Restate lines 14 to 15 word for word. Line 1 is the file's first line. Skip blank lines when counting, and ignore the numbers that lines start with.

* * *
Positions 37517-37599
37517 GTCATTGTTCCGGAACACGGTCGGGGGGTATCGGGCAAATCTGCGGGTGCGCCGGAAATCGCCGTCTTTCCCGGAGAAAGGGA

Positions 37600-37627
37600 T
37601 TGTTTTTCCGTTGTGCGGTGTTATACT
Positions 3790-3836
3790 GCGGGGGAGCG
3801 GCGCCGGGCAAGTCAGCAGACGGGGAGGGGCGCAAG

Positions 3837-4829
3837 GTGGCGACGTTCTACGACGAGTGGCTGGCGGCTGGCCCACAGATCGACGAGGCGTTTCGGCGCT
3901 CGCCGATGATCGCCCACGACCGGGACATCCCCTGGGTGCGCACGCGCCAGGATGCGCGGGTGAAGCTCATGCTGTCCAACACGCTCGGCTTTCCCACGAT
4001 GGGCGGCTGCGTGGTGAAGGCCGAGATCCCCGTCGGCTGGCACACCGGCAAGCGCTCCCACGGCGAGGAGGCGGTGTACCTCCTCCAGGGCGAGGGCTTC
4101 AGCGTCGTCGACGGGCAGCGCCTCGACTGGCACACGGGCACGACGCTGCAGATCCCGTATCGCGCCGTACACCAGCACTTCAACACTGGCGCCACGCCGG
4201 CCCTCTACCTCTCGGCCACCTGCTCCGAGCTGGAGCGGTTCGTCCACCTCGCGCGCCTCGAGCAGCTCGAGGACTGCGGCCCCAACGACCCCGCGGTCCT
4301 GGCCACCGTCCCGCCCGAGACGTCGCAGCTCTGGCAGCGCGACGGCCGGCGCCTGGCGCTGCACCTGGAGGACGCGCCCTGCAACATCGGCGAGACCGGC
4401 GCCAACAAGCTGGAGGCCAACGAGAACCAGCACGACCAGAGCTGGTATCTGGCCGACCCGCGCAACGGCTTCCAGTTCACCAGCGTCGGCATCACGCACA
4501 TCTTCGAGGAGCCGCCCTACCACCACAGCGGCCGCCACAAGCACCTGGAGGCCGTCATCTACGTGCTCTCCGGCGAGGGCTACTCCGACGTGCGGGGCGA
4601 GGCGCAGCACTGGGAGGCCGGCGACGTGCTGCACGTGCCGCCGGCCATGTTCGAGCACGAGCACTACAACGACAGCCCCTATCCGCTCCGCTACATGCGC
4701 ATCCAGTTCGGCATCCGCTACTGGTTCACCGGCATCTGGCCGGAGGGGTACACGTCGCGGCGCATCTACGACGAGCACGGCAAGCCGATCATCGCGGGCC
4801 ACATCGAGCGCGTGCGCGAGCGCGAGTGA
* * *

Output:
4201 CCCTCTACCTCTCGGCCACCTGCTCCGAGCTGGAGCGGTTCGTCCACCTCGCGCGCCTCGAGCAGCTCGAGGACTGCGGCCCCAACGACCCCGCGGTCCT
4301 GGCCACCGTCCCGCCCGAGACGTCGCAGCTCTGGCAGCGCGACGGCCGGCGCCTGGCGCTGCACCTGGAGGACGCGCCCTGCAACATCGGCGAGACCGGC